By ERIC SCHELKOPF
The Chicago-based Surabhi Ensemble wants to use its music to show how we are all connected.
Surabhi Ensemble will perform at 8 p.m. June 26 at City Winery, 1200 W. Randolph St., Chicago. Joining the ensemble will be members of Sones de Mexico, Las Guitarras de España, Intercultural Music Production, the Ishti Collective, and Massamba Diop, the Senegalese talking drummer from the 2018 Marvel Studios film "Black Panther."
Q – I know the June 26 show at City Winery is a tribute to talking drum master Mamadou Tama (Modou Sarr), who passed away recently. Did you ever work with him and if you did, what did you value the most about him?
Yes, I worked with Modou personally and with him via Surabhi Ensemble. Modou came alive whenever and wherever he performed.
He always brought his A game and I loved that about him. If you listen to the Surabhi tracks ”Raga Blues,” “Malifarka,” and “Swan Song” you will hear his drum, his voice, and his skill on the talking drum.
Q – During the show, I know Surabhi Ensemble will be premiering new work and previewing material for a 2024 tour of India. What are you looking forward to on that tour?
We are currently discussing many options and fortunately we have already received many invitations to perform in Gujarat, Pune, Bangalore, Goa, and Chennai. We will see how the logistics allow us to make as many quality performances in India as possible.
But this will happen in late 2024 and early 2025. I am most looking forward to really getting a more in-depth knowledge of the regions in India.
We have so many people in our group and on the ground helping us, I feel like it will be memorable and very special.
Q – I know you were part of Surabhi Ensemble's 2019 tour of Vietnam, Spain, Portugal and Senegal. What was it like being part of that tour and what were the highlights for you?
That 2019 Tour was pre-COVID of course and totally magical in many ways. We made a very convoluted itinerary happen and really connected with each culture we visited.
Just one highlight was visiting and performing in a small Portuguese town. As we ended our performance, the entire audience stood up and sang a local folk song in our honor.
It was an emotional moment and unforgettable moment for all of us.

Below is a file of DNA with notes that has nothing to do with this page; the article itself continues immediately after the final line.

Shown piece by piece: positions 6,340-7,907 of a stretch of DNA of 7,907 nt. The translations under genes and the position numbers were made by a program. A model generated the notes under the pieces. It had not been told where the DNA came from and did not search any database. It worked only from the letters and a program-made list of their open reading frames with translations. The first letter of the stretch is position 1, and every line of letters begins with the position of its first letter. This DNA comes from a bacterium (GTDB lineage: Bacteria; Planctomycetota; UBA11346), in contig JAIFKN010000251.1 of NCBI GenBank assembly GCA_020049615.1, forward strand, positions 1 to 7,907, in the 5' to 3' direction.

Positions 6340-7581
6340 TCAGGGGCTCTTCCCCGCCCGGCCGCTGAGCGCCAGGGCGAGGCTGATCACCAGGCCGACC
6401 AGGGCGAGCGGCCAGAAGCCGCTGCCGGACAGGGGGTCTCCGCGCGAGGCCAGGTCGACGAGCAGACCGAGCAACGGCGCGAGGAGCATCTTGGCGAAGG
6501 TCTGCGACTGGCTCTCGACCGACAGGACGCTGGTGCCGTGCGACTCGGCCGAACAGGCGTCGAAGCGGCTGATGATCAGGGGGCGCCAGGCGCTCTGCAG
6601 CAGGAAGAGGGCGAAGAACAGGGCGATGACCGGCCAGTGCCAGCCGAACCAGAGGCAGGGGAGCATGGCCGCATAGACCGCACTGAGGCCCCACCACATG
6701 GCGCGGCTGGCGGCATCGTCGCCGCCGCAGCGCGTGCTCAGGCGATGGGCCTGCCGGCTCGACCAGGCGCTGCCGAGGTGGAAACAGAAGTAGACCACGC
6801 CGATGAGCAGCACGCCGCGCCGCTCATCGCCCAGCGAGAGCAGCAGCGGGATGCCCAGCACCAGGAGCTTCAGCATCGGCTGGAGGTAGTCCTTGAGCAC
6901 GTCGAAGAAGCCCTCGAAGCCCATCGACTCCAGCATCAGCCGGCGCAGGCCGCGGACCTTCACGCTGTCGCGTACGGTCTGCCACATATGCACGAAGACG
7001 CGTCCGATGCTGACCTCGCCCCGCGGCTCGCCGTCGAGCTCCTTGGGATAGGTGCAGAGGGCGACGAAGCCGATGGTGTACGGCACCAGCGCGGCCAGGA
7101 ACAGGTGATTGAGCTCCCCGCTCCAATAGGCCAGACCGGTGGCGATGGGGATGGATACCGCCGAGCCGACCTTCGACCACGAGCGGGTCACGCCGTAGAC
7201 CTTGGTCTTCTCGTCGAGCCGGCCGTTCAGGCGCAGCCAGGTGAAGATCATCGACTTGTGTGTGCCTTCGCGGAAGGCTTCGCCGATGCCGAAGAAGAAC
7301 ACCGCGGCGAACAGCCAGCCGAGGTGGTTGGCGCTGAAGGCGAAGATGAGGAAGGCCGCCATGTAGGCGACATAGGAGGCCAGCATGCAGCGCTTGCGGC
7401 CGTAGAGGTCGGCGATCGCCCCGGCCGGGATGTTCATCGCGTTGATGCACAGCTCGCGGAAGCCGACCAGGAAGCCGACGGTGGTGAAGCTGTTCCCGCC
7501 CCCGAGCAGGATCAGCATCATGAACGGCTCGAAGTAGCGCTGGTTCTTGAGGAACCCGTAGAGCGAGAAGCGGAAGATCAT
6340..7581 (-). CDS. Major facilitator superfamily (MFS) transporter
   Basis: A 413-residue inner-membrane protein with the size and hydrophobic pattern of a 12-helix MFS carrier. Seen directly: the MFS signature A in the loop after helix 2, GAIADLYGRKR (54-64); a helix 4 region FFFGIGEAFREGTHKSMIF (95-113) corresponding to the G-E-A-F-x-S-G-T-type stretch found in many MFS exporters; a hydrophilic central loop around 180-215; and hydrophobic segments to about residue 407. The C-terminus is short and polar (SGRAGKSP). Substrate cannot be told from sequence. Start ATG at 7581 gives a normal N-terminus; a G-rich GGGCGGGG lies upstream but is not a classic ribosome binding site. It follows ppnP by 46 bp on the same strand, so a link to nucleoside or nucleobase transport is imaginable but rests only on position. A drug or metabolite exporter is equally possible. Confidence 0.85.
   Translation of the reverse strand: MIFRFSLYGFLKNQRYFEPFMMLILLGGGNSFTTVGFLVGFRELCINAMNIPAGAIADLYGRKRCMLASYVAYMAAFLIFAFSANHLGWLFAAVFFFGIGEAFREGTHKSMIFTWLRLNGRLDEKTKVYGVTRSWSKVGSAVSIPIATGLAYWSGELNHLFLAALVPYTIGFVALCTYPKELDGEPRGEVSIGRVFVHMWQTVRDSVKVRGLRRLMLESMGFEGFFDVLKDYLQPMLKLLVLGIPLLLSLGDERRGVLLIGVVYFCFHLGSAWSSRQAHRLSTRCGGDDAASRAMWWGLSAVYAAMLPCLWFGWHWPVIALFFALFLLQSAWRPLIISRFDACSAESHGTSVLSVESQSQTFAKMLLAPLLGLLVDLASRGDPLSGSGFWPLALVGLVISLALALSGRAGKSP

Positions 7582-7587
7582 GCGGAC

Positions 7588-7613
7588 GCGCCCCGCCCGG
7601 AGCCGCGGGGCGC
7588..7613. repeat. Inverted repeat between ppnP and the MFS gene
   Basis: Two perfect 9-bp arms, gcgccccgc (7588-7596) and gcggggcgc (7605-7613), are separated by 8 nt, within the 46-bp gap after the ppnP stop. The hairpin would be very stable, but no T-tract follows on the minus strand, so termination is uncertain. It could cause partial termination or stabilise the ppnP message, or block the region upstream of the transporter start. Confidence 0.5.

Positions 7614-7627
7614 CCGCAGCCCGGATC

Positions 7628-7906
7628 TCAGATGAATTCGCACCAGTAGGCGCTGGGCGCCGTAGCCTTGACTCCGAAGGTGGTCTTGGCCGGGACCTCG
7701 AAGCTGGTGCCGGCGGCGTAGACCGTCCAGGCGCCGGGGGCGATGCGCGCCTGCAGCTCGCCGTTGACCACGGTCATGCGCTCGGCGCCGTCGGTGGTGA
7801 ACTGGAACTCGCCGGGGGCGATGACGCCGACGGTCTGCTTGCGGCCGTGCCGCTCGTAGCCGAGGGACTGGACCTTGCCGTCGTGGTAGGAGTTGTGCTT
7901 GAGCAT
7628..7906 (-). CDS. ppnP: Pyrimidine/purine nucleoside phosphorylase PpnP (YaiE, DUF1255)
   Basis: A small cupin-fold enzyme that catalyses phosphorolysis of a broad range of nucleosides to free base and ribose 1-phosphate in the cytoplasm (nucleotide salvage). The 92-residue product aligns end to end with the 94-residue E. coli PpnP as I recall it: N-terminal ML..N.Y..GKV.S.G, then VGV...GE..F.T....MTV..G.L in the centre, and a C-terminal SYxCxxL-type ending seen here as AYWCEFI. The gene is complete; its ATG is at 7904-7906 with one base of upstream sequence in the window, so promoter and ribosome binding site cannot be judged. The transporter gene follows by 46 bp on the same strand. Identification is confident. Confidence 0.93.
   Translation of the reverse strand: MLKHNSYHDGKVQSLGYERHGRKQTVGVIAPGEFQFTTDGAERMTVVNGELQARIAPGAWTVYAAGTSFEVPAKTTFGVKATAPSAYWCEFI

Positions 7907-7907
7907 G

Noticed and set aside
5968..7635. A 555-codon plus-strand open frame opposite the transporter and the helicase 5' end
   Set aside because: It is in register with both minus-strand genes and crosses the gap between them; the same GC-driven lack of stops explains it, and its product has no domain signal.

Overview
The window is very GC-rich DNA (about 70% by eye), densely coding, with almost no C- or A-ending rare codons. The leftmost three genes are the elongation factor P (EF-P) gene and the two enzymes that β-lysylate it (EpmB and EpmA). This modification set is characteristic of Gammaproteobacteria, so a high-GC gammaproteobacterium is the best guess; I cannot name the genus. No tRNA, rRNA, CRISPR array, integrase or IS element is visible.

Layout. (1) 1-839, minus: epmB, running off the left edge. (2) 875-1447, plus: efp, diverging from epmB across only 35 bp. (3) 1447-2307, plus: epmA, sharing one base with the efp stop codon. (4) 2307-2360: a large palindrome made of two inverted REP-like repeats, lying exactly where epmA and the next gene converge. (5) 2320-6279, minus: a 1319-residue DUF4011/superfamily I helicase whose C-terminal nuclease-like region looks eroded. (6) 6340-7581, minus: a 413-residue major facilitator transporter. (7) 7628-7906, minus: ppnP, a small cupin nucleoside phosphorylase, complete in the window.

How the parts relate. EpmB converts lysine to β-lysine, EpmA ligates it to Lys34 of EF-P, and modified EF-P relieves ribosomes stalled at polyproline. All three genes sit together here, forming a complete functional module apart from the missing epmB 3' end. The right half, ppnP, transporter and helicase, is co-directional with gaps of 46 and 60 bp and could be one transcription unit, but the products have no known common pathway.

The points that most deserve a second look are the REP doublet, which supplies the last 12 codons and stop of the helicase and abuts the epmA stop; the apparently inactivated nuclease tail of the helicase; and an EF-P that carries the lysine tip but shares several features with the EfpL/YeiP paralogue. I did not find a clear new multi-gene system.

Q – You yourself have traveled to more than 30 countries to perform, teach and study Spanish and ethnic guitar styles. It seems like you have used your music to show people that we are all connected to each other.
I used to be a social worker and I’ve realized that, either consciously or unconsciously, I continue to do social work with my music. For sure, the music and dance provides opportunity to make connections.
Those connections continue when we put our instruments down as well.
Q – Last year, Surabhi Ensemble debuted "Scenes From the Pandemic" at the Chicago World Music Festival. What would you like for people to take away from that particular piece of work?
Globally, we all experienced the pandemic in many ways. We got together as a family in the Surabhi Ensemble and wrote down some of the emotions we experienced in the last three years.
Then we created music and dance pieces to depict those emotions. We added video and multimedia elements, as well.
We hope that folks can see this work and relate. We hope that it inspires thought and healing as well. This work will continue to evolve.
Q – You have worked with so many people over the years. Do you have any dream collaborations or projects?
I really enjoy working with the Surabhi family. I would say that I look forward to other collaborations as they happen naturally through our travels and curiosity.
I don’t consider myself to be virtuoso or perfectionist by any means. But I have just enough skills to find common ground with other artists whom I've met along the way.
I like that feeling. I try to find artists who have a common world view…to me that’s more important than working with any famous artist or virtuoso. But it might be fun to do something with Peter Gabriel.